When Microsoft and Barnes & Noble abruptly ended their legal spat in April and reversed course, announcing a sweeping partnership in which the bookseller and tablet maker licensed Microsoft’s mobile patents, many assumed that a future NOOK tablet would be based on the software giant’s Windows RT system. But this week, Barnes & Noble announced an overhaul of its NOOK tablet lineup, and Windows RT is nowhere to be seen.

Instead, the new NOOK tablets are based on Google’s Android system, as before. Two new models have been introduced, a new 7" NOOK HD that will compete with the Amazon Kindle Fire HD and Google Nexus 7, and a new 9" NOOK HD Plus that will take on the Amazon Kindle Fire HD 8.9 and Apple iPad. Both devices are well-priced: The $199 NOOK HD matches Amazon’s lowball pricing, whereas the $269 NOOK HD Plus sets a new low for full-sized tablets, undercutting the Kindle Fire HD 8.9 by $30 and Apple’s infamously expensive iPad by $230. Yes, the NOOK HD Plus is roughly half the price of the least expensive iPad.

From a hardware perspective, the new tablets take a few leaps over the competition. The 7" NOOK HD offers a screen resolution of 1440 x 900, besting the 1280 x 800 display on the Google and Amazon devices. The NOOK HD is also 20 percent lighter than the curiously portly Kindle Fire HD, and Barnes & Noble claims that its graphics performance edges that of the Kindle Fire HD by 80 percent. The NOOK HD offers microSD storage expansion, too.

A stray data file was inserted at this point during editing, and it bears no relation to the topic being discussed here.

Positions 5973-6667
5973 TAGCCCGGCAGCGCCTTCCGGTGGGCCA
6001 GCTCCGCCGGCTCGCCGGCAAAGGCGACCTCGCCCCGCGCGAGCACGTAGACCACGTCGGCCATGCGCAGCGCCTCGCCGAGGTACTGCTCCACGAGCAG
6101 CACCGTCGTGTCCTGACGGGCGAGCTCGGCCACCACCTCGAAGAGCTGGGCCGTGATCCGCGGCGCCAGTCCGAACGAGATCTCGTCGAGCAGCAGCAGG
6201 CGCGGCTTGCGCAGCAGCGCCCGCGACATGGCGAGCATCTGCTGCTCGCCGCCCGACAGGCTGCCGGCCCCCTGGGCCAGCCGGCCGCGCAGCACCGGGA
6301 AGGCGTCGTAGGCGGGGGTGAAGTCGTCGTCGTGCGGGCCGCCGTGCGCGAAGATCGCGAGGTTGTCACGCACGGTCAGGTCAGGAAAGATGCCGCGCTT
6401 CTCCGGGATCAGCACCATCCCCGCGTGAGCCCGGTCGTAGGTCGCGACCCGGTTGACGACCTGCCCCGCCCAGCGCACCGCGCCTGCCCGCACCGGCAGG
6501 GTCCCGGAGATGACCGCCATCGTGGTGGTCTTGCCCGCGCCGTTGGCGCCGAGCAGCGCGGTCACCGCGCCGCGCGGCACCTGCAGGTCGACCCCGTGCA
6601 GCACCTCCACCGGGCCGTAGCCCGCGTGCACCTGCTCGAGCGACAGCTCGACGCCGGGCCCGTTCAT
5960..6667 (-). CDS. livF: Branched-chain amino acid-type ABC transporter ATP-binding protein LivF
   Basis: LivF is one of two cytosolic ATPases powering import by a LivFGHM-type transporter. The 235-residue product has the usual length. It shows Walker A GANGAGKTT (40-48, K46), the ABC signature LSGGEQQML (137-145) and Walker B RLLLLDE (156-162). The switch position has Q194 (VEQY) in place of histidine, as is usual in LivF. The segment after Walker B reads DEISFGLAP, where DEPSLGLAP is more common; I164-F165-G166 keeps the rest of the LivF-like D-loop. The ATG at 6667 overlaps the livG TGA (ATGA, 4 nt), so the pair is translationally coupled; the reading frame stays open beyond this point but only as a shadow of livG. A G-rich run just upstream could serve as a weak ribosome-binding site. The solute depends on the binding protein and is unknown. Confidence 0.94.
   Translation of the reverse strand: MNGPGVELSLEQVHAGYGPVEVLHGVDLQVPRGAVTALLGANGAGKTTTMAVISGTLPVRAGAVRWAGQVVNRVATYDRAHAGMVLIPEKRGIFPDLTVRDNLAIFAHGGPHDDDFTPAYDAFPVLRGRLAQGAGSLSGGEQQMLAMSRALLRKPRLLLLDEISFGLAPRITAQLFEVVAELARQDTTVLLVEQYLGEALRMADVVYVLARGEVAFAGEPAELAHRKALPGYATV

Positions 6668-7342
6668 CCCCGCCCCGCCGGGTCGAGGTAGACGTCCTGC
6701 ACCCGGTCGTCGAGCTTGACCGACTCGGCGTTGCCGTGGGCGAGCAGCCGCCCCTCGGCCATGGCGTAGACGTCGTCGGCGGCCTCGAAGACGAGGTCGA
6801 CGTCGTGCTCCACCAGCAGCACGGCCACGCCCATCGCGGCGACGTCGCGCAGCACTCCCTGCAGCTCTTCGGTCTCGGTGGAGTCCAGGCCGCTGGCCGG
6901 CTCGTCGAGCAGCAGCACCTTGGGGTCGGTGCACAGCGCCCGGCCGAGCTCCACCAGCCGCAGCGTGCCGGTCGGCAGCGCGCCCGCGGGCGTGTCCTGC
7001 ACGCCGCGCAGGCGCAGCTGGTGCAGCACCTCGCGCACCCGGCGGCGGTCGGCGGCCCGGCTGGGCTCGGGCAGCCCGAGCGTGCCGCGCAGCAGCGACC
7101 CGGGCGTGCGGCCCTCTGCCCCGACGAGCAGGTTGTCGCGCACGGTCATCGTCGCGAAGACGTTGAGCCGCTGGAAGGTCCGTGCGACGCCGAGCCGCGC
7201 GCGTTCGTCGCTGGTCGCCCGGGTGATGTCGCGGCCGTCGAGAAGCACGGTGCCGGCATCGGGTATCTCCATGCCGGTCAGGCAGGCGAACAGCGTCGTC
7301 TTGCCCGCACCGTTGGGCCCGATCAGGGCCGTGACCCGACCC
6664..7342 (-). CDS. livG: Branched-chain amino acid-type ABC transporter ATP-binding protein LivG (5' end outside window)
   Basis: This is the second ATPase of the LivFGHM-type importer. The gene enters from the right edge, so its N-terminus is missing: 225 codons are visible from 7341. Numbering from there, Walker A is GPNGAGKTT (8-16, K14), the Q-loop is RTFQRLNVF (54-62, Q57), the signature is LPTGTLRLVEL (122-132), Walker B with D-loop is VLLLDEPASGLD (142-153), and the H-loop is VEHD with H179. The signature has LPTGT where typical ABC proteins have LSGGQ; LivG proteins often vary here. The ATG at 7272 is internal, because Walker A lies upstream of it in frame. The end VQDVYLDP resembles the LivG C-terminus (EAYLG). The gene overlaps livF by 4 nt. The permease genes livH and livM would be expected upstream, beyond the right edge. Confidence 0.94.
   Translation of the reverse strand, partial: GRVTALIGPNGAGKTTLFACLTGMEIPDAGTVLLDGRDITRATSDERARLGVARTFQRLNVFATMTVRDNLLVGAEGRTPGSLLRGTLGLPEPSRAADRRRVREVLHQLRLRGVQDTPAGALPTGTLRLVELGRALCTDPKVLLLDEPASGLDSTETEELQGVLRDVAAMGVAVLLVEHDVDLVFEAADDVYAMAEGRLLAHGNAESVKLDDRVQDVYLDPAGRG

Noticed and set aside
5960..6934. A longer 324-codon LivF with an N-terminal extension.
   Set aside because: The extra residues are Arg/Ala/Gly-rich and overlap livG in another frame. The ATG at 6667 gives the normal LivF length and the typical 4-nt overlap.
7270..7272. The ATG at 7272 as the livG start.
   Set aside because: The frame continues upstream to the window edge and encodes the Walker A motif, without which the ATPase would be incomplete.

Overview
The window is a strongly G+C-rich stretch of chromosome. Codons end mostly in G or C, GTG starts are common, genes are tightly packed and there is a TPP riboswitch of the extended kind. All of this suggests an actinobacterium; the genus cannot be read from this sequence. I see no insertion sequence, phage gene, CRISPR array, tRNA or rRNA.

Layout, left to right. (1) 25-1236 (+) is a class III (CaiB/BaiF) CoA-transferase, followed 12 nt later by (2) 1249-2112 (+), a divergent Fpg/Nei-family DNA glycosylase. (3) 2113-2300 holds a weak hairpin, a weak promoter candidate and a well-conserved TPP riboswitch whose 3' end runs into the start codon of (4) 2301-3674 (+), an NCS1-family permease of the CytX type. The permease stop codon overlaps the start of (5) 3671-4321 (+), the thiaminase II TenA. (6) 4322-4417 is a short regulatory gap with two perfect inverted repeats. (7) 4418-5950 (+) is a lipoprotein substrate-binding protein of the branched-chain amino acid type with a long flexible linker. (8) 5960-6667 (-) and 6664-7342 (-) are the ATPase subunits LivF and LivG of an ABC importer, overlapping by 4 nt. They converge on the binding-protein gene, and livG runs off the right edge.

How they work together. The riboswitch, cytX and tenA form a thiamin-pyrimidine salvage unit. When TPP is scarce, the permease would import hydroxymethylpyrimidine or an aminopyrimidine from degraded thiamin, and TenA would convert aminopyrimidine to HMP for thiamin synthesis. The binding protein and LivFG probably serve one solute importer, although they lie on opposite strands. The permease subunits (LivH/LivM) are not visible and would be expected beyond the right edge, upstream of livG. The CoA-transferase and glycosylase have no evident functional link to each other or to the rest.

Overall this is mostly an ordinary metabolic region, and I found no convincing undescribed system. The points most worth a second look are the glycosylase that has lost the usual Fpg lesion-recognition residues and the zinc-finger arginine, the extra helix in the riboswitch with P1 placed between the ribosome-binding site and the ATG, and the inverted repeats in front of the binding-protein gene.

That said, the Kindle Fire HD offers 16GB of storage for its $199 version, compared with just 8GB in the entry-level NOOK HD. And Amazon’s content stores and services are far more voluminous and desirable than what Barnes & Noble offers.

The NOOK HD Plus also offers some interesting advantages. Its display taps out at 1920 x 1280, a curious resolution that just barely edges out the Kindle Fire HD 8.9’s 1920 x 1200 display. Barnes & Noble accurately notes that this display rivals the so-called “resolutionary” screen of the iPad, but in a device that's more than 20 percent less heavy and nearly half the price.

Both the NOOK HD and NOOK HD+ are available for preorder now, Barnes & Noble says. The devices will ship in late October and be available in the firm’s retail stores in early November.

Barnes & Noble also announced a new video store that will provide TV and movie streaming, rentals, and purchases to NOOK users, but it’s unclear why such a service was necessary, given the competition in this market and the availability of relevant apps on Android. (Barnes & Noble didn’t license another firm’s video store, as it might have done in partnership with Microsoft.)

So where was Microsoft in all this? You might recall that as part of its new partnership with Barnes & Noble, the NOOK business would be spun off into a new company of which Microsoft will own 17.6 percent. It’s a bit hard to imagine Microsoft selling Android devices, given its recent advances with Windows 8, Windows RT, and Windows Phone, and the pending sale of its first PCs, the Surface tablets.

Barnes & Noble will be releasing a NOOK app for Windows 8 and Windows RT, the firm revealed, sometime before the end of 2012. This app will provide a “best-in-class reading experience” for NOOK’s lineup of books, catalogs, and magazines. But as for a Windows RT-based NOOK? Barnes & Noble says it has “nothing to announce today.”